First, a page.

Fashion is considered a global industry due to the fact that it flows beyond national boundaries and influences people around the globe. As an industry with such power, it must be careful in what it’s trying to say. Globally, fashion was seen as dictated by a few European cities, New York and to a certain extent Tokyo. This is radically changing with the internet and the rise of a globalised economy.


New fashion designers from former economically developing countries such as nations in Africa and Asia are beginning to take advantage of their domestic market’s growth and are challenging the status quo. They bring with them stories and voices of people who had essentially been missing from the mainstream fashion platform. These voices, being amplified by people who did not see themselves in the traditional fashion circle of the European elite.


Big fashion houses have had to extend their creativity to match the growth of individual expression that the new millennium has brought with it. With the launch of modest fashion into the mainstream (think @dolceandgabanna in Dubai ), rise of luxury street wear (think @supreme and @louisvuiltton collab.) and increasing use of diverse models to cater to an even more diverse customer base, we are watching a new fashion industry emerge. Paris based fashion has also started recognising couture designers outside its walls and into Japan, China and India. African nations are steadily shedding their colonial identity and establishing their lost narratives once again with pride. And perhaps a first in human history, people of the LGBTQ+ community are demanding their space within society.


With such radical changes it is not for fashion to fear, but be excited by the opportunities and possibilities that lay ahead. When the skirt hem for women went above the ankle for the first time in the 1920’s, no one imagined that very soon @maryquant would be inventing the mini skirt just a few decades later. We’ve come full circle- back in the 20’s, with the proverbial skirt hem above the ankle, wondering what we will see next.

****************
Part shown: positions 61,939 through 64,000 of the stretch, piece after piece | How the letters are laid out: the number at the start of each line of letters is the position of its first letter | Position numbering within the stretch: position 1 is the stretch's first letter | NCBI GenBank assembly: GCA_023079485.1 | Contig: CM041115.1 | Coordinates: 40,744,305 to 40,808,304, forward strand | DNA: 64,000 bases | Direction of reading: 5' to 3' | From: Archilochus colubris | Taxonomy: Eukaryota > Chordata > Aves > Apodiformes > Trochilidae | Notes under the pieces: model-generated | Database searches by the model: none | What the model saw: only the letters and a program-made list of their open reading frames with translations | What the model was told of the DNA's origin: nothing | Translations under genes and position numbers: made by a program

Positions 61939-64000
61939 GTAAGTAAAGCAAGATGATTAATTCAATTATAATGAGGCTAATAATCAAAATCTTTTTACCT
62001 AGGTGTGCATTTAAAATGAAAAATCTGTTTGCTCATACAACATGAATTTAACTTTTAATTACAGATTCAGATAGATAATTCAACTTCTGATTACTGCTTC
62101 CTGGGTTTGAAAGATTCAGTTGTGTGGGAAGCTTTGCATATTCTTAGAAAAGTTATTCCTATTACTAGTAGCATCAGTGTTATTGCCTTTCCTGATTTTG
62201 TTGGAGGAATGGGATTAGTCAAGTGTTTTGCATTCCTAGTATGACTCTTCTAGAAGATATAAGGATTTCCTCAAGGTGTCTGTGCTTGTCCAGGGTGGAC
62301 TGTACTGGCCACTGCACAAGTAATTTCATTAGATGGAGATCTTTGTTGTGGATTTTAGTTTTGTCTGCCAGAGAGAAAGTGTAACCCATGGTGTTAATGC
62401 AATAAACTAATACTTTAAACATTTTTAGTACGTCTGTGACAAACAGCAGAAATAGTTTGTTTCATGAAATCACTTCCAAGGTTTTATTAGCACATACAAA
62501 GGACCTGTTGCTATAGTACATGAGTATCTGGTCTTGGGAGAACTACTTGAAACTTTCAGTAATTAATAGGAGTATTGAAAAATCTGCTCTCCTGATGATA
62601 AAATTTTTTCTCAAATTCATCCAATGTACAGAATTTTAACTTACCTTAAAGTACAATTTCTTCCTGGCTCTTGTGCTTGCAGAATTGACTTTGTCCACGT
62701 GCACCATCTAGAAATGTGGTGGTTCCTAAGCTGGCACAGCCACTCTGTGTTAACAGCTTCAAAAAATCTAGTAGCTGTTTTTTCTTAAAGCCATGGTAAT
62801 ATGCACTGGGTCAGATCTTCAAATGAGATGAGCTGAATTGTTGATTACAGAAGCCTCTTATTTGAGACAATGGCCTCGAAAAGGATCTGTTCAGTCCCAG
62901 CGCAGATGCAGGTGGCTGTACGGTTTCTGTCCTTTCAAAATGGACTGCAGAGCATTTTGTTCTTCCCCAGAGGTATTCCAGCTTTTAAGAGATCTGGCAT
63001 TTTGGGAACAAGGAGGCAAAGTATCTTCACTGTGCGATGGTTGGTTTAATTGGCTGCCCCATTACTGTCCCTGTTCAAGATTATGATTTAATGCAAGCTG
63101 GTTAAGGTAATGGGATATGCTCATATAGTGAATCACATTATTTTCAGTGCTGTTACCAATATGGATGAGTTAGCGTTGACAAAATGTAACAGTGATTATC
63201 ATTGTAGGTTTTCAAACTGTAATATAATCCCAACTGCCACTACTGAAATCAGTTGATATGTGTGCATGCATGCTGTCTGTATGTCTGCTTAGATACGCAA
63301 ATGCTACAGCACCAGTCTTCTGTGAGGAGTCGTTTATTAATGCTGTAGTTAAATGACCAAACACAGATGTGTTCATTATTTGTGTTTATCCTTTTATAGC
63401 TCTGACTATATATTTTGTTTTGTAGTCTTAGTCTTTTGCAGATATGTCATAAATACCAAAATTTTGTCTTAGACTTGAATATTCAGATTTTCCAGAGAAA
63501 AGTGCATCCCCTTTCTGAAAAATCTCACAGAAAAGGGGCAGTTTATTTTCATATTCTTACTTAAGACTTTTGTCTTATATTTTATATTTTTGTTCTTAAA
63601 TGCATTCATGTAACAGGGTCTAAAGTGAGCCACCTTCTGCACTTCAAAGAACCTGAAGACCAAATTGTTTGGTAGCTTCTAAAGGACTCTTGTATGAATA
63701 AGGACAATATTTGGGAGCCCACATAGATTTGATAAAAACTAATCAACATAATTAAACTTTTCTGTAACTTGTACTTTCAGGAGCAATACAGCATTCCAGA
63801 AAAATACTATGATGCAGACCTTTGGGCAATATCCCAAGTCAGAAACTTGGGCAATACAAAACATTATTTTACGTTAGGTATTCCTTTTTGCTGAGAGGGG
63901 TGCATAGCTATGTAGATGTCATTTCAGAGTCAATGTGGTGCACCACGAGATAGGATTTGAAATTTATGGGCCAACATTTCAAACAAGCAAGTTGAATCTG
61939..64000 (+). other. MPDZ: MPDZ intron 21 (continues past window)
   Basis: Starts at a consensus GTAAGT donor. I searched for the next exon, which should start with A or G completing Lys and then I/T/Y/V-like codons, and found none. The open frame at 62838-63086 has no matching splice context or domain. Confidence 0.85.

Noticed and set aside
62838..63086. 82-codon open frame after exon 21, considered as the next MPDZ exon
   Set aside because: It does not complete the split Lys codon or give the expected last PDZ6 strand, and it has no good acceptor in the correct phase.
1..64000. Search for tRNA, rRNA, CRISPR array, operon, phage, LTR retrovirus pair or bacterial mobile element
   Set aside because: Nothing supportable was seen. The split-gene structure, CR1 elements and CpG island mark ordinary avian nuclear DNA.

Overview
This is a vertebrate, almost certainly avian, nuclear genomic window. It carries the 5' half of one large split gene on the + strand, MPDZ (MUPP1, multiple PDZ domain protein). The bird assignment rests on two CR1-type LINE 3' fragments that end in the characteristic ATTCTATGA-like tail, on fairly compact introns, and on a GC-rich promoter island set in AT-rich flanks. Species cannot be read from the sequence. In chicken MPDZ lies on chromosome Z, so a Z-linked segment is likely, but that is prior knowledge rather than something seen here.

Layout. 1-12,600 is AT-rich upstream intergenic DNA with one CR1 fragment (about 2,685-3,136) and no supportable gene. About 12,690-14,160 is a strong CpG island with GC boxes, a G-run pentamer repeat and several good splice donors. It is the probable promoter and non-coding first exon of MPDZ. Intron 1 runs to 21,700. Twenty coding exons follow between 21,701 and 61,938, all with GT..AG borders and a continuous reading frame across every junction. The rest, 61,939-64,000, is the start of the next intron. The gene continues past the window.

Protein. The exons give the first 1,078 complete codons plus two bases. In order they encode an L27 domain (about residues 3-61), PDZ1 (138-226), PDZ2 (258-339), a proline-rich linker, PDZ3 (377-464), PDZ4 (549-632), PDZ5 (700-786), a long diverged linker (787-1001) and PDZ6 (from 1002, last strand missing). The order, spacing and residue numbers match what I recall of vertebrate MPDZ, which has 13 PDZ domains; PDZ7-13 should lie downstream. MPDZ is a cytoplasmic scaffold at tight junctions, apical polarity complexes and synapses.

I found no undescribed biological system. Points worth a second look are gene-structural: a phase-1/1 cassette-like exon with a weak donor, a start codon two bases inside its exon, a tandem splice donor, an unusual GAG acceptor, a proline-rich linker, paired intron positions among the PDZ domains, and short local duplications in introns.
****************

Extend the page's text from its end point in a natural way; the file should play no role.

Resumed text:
Where will fashion go in the 21st century?Just as in previous times we have seen rapid social changes make technology and ideas more accessible, the only direction fashion can go, is forward.


I believe the future of fashion lies in changes we are beginning to see already- peer to peer sales, an embrace of locally sourced textiles, the use of local tailoring services to make customised garments, the shunning of unsustainable and cruel materials (think plastic sequins and fur) as well as intangible ideas yet to be imagined. I feel the future of garments in general will lie in the easing of binary restrictions and formation of silhouettes that, rather than shaping or emphasising the body, will express their wearer’s individual identity and values.


Inventions and the affordability of technologies such as VR and 3D printers open up so much scope, to where luxury fashion can maintain their exclusive appeal without missing the bus on including new thoughts and ideas of the coming era. This is also the best time to enter an industry, when there is rapid growth and change occurring at its very core.


The future of fashion looks promising but just as everything else in the world, fashion is the people who make it. With a louder and more diverse group of voices having a say within the workings of this industry, there is bound to be positive changes.